army in some way. Many of them having returned to their homes, one of the colonels was sent thither to collect them. They should be gotten together and added to your force. Should you be compelled to retire before the enemy, you will do all in your power to hinder his advance, and if you fall back you will be guided in your movements so as to co-operate with this army.
Very respectfully, your obedient servant,
Lieutenant-Colonel and Assistant Adjutant-General.
Petersburg, March 28, 1865.
Honorable J. C. BRECKINRIDGE,
Secretary of War, Richmond:
GENERAL: General Early who has been so far as Bristol telegraphs from Abingdon, on the 27th, that the enemy with considerable force of infantry and cavalry has advanced into East Tennessee and is repairing the railroad. Vaughn has been compelled to fall back across the Watauga and Holston. Enemy's cavalry advanced to Carter's Station, on the Watauga, but is reported to have retired. Infantry is said to be ten miles below Jonesborough. Another force of cavalry is represented to be advancing on road by Bean's Station and Kingsport toward Blountsville. The developments are not sufficient as yet to enable a correct judgment to be formed of the extent of his force or designs. The reports of the former are various and no doubt extravagant. Such are always disseminated by the enemy to encourage themselves and alarm our people. General Early's troops are not sufficient, I fear, in number or condition to oppose effectual resistance. I have directed that the whole strength of the country be called out. I have some doubts whether General Early can the most effectually accomplish this. I consider him an officer of great intelligence, good judgment, and undoubted bravery. Yet the reverses of his last campaign and his recent defeat at Waynesborough, have materially shaken the confidence of the troops and people, and though he may be entirely blameless the ill effects would be the same. If this feeling does exist a change of commanders would be advantageous, and so high an opinion have I of General Early's integrity of purpose and devotion to the country, that should such be the case, I believe he would be the first to propose it. Your acquaintance with the troops in that department and the feelings of the community may enable you to have better information on this subject than I possess, and I therefore solicit your counsel and advice. I confess that should it be advisable to relieve General Early I do not know with whom to replace him.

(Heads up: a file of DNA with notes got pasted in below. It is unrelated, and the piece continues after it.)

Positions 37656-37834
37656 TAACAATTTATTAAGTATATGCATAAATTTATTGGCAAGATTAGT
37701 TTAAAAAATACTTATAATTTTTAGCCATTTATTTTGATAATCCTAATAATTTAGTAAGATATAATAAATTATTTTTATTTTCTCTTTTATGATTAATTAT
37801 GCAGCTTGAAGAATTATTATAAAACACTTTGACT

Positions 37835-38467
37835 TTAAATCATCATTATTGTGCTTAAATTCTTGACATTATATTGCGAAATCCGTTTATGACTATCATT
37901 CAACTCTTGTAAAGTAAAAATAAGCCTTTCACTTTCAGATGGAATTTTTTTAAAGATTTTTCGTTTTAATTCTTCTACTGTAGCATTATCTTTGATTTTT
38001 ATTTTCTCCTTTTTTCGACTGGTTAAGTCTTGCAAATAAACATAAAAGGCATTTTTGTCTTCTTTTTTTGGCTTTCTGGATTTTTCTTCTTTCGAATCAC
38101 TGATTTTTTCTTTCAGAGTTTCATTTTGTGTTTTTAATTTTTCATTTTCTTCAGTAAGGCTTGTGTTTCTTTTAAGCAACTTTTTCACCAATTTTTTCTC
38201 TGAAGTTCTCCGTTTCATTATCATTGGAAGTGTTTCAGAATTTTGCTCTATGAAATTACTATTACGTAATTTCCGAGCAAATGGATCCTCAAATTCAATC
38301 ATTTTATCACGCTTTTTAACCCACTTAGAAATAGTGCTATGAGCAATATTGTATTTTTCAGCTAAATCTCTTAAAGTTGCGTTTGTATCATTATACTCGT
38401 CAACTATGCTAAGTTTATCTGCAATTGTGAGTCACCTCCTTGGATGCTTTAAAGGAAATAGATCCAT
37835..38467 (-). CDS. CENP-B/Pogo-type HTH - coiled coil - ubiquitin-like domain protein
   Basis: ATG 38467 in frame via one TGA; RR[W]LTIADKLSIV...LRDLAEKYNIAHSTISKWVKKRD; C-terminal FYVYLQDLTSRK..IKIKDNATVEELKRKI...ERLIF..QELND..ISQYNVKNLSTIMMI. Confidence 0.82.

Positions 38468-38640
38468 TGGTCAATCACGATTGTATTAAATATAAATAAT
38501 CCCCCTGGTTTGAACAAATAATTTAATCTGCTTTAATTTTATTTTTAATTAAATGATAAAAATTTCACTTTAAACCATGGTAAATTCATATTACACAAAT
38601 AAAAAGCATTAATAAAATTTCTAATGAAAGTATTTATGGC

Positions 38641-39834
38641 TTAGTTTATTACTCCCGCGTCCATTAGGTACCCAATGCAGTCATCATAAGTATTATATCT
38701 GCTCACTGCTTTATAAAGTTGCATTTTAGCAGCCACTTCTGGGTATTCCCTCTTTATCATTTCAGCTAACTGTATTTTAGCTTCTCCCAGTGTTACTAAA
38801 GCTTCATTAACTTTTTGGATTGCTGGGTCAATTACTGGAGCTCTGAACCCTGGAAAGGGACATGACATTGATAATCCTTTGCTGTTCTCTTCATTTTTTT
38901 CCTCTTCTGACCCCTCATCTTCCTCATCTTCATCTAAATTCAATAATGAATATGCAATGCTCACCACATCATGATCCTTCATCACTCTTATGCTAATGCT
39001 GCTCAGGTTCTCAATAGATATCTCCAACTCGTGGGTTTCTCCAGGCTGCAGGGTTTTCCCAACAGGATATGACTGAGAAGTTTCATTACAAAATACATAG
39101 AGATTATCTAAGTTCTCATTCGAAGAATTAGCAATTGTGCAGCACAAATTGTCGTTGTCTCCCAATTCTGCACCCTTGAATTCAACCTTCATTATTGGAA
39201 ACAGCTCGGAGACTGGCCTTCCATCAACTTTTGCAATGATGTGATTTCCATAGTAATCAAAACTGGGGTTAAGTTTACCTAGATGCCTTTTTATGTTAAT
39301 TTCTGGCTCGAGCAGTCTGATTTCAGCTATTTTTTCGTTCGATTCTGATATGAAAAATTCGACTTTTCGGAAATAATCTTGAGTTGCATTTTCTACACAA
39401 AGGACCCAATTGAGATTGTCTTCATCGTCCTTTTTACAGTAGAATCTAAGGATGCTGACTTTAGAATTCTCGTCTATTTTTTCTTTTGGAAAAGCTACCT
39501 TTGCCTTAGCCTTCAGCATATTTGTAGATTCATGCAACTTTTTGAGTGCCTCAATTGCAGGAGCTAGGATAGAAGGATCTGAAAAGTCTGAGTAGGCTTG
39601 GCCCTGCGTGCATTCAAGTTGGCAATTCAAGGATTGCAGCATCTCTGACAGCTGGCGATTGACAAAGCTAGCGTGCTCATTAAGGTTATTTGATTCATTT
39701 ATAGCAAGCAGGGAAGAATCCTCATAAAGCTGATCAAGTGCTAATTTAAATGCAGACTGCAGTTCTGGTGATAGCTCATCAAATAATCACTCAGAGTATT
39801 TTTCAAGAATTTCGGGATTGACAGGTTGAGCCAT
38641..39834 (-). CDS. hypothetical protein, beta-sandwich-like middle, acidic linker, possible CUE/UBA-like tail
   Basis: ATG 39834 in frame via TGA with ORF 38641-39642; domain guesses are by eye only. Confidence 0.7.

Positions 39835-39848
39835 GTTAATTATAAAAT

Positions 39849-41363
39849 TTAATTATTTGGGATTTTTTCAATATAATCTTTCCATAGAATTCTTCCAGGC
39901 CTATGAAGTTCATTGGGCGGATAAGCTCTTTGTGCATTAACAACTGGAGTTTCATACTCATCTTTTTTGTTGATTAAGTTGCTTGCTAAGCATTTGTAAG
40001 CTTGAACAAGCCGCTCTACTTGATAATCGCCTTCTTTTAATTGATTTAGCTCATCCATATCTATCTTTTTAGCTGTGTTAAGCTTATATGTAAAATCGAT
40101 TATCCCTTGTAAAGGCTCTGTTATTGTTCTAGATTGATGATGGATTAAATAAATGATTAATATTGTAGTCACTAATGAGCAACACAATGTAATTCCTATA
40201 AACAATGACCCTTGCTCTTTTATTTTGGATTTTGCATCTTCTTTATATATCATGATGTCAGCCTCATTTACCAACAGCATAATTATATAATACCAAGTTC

I am, with great respect, your obedient servant,
R. E. LEE,
ADJT. AND INSP. GENERAL'S OFFICE, Numbers 73.
Richmond, March 28, 1865.
* * * * *
XIII. Brigadier General W. T. Wofford, Provisional Army, C. S., will make full reports of his operations under paragraph 36, Special Orders, Numbers